Wednesday, October 5, 2011
Joining me today is Camille Matthews, author of Quincy Moves to the Desert. This is a children’s book geared toward ages 5-9. It is always fun to hear about other writers and about their inspiration.
Thank you for joining us today, Camille. Can you please start off by telling us a bit about yourself?
I grew up in Lexington, KY. I am a life long equestrian and it is not surprising that I write about horses. I have also been a clinical social worker and psychotherapist for many years and am certified to provide Equine Assisted Psychotherapy. The real Quincy is now a 20 year old Quarterhorse who is a therapy horse in my program. We live in Reading PA.
When did you first get bit by the writing bug?
I loved writing as a child and teen, but I changed directions in college and grad school and became a clinical social worker. I have done a good bit of technical writing in my professional role but never from a creative perspective. About 8 years ago I had the idea for the Quincy the Horse Books and it grew into a series of 4 books. The first two, Quincy Finds A New Home and Quincy Moves to the Desert have been published.
Why did you decide to write for children?
Quincy is a real horse and the stories were inspired by adventures he had early in his life. They are reminiscent of everyday challenges that children face. I sensed that Quincy was a character they would relate to and bond with. Another factor was that I began to write the books during a period when I was taking care of my elderly mother who was ill, and I was more in touch with memories of my own childhood.
Do you believe it is harder to write books for a younger audience?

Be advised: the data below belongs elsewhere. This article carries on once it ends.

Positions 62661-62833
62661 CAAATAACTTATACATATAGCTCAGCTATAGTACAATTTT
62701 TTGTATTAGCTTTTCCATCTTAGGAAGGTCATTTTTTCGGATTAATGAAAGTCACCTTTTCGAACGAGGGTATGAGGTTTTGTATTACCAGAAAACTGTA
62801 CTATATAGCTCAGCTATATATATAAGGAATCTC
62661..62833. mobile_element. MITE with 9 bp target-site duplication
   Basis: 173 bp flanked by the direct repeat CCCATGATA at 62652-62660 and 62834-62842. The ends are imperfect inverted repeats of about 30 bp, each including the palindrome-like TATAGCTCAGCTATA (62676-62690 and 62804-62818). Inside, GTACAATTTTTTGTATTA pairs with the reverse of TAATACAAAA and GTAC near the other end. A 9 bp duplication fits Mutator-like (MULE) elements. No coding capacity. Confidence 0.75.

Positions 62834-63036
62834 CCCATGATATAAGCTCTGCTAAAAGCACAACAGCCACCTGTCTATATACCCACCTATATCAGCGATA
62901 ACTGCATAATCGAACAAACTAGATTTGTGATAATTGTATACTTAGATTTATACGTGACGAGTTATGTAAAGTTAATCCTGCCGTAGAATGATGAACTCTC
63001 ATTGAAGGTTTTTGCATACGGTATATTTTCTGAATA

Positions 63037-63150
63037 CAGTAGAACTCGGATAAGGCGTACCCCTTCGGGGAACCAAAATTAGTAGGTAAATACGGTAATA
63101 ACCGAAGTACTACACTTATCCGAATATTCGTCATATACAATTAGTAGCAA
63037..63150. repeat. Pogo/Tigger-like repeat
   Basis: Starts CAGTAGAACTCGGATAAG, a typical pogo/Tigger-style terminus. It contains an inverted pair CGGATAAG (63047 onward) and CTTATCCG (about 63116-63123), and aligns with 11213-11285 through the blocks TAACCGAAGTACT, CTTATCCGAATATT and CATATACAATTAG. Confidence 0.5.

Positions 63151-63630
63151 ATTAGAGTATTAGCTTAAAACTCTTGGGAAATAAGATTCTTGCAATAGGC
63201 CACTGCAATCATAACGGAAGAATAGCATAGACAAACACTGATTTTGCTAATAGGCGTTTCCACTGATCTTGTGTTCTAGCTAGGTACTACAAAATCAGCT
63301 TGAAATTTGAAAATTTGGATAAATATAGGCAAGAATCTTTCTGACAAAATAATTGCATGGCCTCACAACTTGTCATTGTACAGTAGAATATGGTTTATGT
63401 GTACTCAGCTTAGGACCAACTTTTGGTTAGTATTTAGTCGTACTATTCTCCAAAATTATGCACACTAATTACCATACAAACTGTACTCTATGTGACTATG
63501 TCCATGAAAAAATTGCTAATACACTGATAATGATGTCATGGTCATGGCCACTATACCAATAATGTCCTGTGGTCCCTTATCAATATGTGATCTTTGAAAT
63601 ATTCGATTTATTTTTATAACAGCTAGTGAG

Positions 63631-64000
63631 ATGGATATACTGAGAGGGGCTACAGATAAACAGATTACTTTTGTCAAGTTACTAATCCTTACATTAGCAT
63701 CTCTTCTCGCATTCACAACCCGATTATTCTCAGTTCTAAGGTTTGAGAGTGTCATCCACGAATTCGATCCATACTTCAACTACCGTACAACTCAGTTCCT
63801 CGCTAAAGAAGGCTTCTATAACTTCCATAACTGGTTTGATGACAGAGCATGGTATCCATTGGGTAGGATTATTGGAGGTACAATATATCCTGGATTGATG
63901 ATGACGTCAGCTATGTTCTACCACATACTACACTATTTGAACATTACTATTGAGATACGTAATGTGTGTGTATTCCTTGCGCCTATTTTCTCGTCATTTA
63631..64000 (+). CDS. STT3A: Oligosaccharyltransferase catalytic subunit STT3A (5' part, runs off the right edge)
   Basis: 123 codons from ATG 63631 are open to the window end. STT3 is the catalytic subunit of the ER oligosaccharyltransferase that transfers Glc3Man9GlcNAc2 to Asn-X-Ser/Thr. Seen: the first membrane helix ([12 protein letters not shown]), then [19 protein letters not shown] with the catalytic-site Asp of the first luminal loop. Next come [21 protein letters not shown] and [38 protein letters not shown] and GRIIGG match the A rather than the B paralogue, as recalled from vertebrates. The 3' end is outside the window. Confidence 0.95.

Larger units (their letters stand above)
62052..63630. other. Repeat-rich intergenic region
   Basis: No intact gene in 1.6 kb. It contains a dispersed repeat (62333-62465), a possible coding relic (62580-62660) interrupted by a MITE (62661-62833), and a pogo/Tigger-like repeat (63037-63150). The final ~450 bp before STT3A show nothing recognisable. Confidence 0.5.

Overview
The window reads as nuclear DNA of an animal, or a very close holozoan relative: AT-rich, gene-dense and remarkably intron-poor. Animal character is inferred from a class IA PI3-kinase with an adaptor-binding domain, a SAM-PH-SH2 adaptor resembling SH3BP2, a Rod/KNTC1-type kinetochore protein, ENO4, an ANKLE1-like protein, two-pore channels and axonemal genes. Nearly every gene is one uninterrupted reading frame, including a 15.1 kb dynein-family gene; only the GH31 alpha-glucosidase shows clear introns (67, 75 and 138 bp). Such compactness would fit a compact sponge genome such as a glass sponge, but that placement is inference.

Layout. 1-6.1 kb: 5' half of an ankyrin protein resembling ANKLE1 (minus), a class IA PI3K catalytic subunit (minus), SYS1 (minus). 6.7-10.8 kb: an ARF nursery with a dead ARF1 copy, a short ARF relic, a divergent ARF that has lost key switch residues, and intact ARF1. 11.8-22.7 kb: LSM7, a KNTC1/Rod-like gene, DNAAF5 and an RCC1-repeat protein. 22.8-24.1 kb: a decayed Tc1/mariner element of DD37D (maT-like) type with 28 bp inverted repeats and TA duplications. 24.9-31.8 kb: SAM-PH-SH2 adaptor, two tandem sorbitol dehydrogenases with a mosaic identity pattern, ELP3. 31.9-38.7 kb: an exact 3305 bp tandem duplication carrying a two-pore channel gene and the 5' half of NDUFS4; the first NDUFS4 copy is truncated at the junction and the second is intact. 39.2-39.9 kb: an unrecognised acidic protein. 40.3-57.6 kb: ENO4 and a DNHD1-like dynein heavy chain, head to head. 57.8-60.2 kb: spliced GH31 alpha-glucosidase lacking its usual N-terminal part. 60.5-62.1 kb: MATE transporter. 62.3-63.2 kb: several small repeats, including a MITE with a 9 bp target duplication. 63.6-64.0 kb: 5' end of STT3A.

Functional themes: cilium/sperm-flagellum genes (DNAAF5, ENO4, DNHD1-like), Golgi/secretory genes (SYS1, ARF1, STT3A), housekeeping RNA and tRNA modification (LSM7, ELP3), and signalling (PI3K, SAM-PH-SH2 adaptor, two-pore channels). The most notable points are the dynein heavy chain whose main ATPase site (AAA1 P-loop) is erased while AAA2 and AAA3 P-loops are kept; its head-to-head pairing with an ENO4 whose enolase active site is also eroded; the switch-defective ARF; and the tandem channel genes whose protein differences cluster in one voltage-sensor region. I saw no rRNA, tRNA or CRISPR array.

I would say it is different. The two main differences are that there are fewer words and there are pictures. At times writing the text is like writing poetry where every word has to count and there is a rhythm. I specifically wanted to create a picture book because my goal was not just to tell the story but to create a world that children could enter and experience. I believe the melodic style and the vibrant artwork are what make the books special.
What is your favorite part of writing for young people?
My work as a therapist has given me a lot of insight into what children feel and need, and I have always had a good rapport with them. I like the feeling that I am providing them with a role model in Quincy’s adventures. Quincy is an observer of the world around him. He tries to solve problems by struggling to get outside of his comfort zone and learn new things. He is able to do this because he has a mentor in Beau, an old horse who is his best friend. He is also motivated and comforted by his love for his owner. I hope to convey that it is ok to have feelings and to ask for help with problems because I think this is an incredibly important coping skill for children to have.
Can you tell us what your latest book is all about?
Quincy Moves to the Desert is the second book in the Quincy the Horse series. In this story Quincy goes on a BIG TRIP. He has doubts about the journey at first but his trusted friend, Beau, explains that in the West they will find “Trails as far as a horse can see.” Before he knows it, Quincy is soaking up the sights. He discovers different parts of the US and all the jobs horses do in different places. Quincy even begins to dream about his own possibilities and wonder what kind of horse he is and what job he will find in the desert. It is a story of self-discovery.
What inspired you to write it?
In 1998 I made a life-changing move to New Mexico from upstate New York where I had lived for many years. The real Quincy made that move with me. Those events gave me the initial idea. At first it was more of a travel story. In the middle of my writing the story, Quincy began to dream about his own possibilities and the issue of self-discovery became more central. As with many authors, I find that characters have minds of their own.
Where can readers purchase a copy?
Amazon, Barnes and Noble and many independent bookstores. The Quincy the Horse Books are also in public libraries. If a library does not have it, I hope readers will ask the librarian to order it.